Reactive oxygen species exerts an important effect in the development of DN (Fernandes et al., 2016). Chronic hyperglycemia-induced oxidative stress is considered the most important factor in TGF-β1 production, which can lead to renal injury and interstitial fibrosis (Forbes et al., 2008). MDA is the end-product of lipid peroxidation and is considered as a marker of oxidative stress (Popov et al., 2003). Our data showed that the production of ROS and MDA were increased in the DM-induced diabetic group, which was accompanied by the impairment of SOD activity, while lovastatin considerably reduced the generation of ROS and MDA, and also it up-regulated the activity of SOD, in addition, lovastatin decreased the expression of NOX4 in the DM-induced diabetic group. These findings corroborate those of earlier studies demonstrating that statins could significantly attenuate renal damage and prevent endothelial dysfunction by reducing oxidative stress (Li and Bertram, 2010; Zinellu et al., 2015; Wang F. et al., 2017).
In summary, our data demonstrated that lovastatin could attenuate renal damage, ameliorate EndMT in Glomeruli, the mechanism of which may be at least partly through suppression of oxidative stress and TGF- β1/Smad signaling pathway.
All animal studies were approved by the Animal Care and Use Committee of Tianjin Medical University, and were carried out in accordance with the Guide for the Care and Use of Laboratory Animal published by the US National Institutes of Health and Tianjin Medical University.
ZM, LZ, LC, and QL conceived and designed the experiments; ZM, LZ, YY, YL, and ZW performed the experiments; ZM, YY, LC, and ZW analyzed the data; ZM and QL wrote the paper.
Conflict of Interest Statement
The authors declare that the research was conducted in the absence of any commercial or financial relationships that could be construed as a potential conflict of interest.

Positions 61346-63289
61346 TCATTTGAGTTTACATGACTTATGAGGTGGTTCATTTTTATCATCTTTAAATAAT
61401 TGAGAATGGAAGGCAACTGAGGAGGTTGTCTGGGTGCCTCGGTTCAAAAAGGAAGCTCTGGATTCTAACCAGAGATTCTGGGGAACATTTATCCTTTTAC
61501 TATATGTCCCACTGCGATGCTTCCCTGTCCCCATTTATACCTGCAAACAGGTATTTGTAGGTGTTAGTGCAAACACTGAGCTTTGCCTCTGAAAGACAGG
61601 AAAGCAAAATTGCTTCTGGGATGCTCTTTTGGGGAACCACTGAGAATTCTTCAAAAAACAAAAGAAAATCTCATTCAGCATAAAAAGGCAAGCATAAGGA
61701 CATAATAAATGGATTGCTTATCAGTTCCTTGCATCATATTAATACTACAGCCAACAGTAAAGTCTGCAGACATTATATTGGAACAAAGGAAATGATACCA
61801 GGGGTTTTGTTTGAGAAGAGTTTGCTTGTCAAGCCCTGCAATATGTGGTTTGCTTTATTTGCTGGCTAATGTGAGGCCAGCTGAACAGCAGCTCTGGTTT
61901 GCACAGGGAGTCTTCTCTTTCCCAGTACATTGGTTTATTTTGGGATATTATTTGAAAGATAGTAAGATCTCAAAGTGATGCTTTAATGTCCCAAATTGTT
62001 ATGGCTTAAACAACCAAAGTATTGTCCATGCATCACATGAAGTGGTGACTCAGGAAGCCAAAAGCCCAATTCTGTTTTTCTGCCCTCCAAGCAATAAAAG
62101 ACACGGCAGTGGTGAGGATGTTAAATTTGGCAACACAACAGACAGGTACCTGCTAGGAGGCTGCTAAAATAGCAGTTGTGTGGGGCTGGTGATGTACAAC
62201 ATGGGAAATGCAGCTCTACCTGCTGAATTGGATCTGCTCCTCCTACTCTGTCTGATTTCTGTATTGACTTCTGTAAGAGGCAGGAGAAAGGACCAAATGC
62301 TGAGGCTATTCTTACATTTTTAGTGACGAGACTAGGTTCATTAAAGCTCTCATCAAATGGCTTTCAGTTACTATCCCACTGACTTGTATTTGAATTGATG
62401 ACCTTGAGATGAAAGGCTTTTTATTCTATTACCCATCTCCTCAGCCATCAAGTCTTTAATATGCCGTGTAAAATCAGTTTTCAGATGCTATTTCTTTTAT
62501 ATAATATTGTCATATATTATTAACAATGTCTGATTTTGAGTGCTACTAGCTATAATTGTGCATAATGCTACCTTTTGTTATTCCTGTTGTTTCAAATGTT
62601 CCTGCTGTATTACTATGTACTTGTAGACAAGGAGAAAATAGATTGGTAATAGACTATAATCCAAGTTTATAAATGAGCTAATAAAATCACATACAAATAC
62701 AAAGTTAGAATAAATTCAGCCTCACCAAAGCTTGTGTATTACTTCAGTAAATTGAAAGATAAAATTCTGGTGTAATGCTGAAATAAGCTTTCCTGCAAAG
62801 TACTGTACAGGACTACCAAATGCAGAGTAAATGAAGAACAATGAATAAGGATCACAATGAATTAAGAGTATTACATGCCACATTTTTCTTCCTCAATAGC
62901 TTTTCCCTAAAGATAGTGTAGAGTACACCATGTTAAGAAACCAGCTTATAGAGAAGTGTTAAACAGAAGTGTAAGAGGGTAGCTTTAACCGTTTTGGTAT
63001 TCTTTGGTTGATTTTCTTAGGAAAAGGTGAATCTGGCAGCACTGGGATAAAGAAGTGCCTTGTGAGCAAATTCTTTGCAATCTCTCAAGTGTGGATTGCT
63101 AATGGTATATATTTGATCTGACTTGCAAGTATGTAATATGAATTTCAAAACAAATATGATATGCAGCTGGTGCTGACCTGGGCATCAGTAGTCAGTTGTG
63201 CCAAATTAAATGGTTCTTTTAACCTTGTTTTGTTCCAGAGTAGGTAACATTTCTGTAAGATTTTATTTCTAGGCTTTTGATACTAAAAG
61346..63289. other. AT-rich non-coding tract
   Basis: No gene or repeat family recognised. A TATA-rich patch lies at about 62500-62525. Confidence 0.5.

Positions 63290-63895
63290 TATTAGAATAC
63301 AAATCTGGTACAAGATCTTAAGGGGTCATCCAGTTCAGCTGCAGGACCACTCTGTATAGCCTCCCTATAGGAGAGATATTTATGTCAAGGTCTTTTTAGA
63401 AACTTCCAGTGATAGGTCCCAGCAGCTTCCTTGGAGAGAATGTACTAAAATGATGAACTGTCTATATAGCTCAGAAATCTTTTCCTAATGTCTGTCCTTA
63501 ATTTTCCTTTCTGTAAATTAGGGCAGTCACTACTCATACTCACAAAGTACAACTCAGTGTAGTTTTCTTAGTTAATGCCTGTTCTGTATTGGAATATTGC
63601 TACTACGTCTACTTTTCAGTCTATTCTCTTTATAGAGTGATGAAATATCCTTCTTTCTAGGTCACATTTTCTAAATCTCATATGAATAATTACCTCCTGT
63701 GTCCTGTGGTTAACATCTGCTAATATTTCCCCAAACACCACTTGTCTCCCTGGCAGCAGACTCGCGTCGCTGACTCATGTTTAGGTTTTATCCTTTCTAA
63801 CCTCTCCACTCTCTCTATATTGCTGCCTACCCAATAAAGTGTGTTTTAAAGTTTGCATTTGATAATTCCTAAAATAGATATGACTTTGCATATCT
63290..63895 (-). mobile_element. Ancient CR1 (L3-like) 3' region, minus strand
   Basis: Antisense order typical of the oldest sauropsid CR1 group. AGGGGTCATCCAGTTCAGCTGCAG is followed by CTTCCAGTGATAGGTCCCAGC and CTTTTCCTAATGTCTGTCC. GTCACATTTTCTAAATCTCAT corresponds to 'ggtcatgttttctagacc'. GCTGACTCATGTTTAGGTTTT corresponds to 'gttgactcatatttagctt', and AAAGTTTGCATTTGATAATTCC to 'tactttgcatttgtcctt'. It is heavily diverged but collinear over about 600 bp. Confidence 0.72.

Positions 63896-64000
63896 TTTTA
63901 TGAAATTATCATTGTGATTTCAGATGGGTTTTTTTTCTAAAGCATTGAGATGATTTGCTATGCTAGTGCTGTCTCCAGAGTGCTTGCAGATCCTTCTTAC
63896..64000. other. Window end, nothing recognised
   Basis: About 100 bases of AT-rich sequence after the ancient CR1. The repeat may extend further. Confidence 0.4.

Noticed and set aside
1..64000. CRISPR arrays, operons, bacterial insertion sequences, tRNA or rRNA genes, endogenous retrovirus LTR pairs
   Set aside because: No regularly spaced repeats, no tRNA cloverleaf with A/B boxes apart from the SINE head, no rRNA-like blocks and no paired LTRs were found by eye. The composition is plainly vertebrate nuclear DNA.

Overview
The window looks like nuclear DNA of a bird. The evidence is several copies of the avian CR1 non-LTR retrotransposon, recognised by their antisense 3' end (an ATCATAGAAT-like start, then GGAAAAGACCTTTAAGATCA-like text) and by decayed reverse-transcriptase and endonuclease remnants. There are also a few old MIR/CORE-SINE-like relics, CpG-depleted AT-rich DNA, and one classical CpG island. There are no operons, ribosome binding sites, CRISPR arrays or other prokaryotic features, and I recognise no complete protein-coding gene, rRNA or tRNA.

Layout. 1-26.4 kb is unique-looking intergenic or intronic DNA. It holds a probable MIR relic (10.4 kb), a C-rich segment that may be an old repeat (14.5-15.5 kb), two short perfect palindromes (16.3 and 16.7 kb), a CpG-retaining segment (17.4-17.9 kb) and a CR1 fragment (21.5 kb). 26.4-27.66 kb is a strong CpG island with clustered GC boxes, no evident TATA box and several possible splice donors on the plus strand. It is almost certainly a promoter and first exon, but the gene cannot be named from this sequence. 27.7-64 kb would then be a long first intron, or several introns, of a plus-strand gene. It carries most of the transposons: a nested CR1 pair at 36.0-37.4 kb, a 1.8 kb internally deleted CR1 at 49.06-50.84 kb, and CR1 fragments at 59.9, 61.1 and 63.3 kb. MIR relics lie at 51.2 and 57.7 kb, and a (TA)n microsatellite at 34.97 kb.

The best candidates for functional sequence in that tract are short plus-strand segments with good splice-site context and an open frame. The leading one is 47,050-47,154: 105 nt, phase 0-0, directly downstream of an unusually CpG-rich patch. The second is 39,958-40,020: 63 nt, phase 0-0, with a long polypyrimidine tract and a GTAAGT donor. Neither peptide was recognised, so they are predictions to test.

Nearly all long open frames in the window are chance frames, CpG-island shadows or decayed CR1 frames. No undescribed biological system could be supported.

This study was supported by the grant from Health Bureau Technology Fund of Tianjin (2014KZ092 to ZM).
AngII, angiotensin II; α-SMA, α-smooth muscle actin; CKDs, chronic kidney diseases; DAB, Diaminobenzidine; CTGF, connective tissue growth factor; DN, Diabetic nephropathy; ECM, endothelial cell medium; ECs, endothelial cells; EndMT, endothelial-to-mesenchymal transition; ESRD, end-stage renal disease; FSP-1, fibroblastspecific protein 1; GEnCs, glomerular endothelial cells; HMG-CoA, 3-hydroxy-3-methylglutaryl-coenzyme A; KW/BW, kidney weight to body weight; MDA,malondialdehyde; NOX-4, NADPH oxidase isoform; PDGF, platelet-derived growth factor; ROS, Reactive oxygen species SOD, superoxide dismutase; TGF-β1, transforming growth factor-β1
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Keywords: diabetic nephropathy, endothelial-to-mesenchymal transition, renal fibrosis, oxidative stress, lovastatin
Citation: Ma Z, Zhu L, Liu Y, Wang Z, Yang Y, Chen L and Lu Q (2017) Lovastatin Alleviates Endothelial-to-Mesenchymal Transition in Glomeruli via Suppression of Oxidative Stress and TGF-β1 Signaling. Front. Pharmacol. 8:473. doi: 10.3389/fphar.2017.00473
Received: 18 April 2017; Accepted: 03 July 2017;
Published: 18 July 2017.
Edited by:Ajay Sharma, Chapman University, United States
Reviewed by:Andrea Huwiler, University of Bern, Switzerland
Claudio Sorio, University of Verona, Italy
Copyright © 2017 Ma, Zhu, Liu, Wang, Yang, Chen and Lu. This is an open-access article distributed under the terms of the Creative Commons Attribution License (CC BY). The use, distribution or reproduction in other forums is permitted, provided the original author(s) or licensor are credited and that the original publication in this journal is cited, in accordance with accepted academic practice. No use, distribution or reproduction is permitted which does not comply with these terms.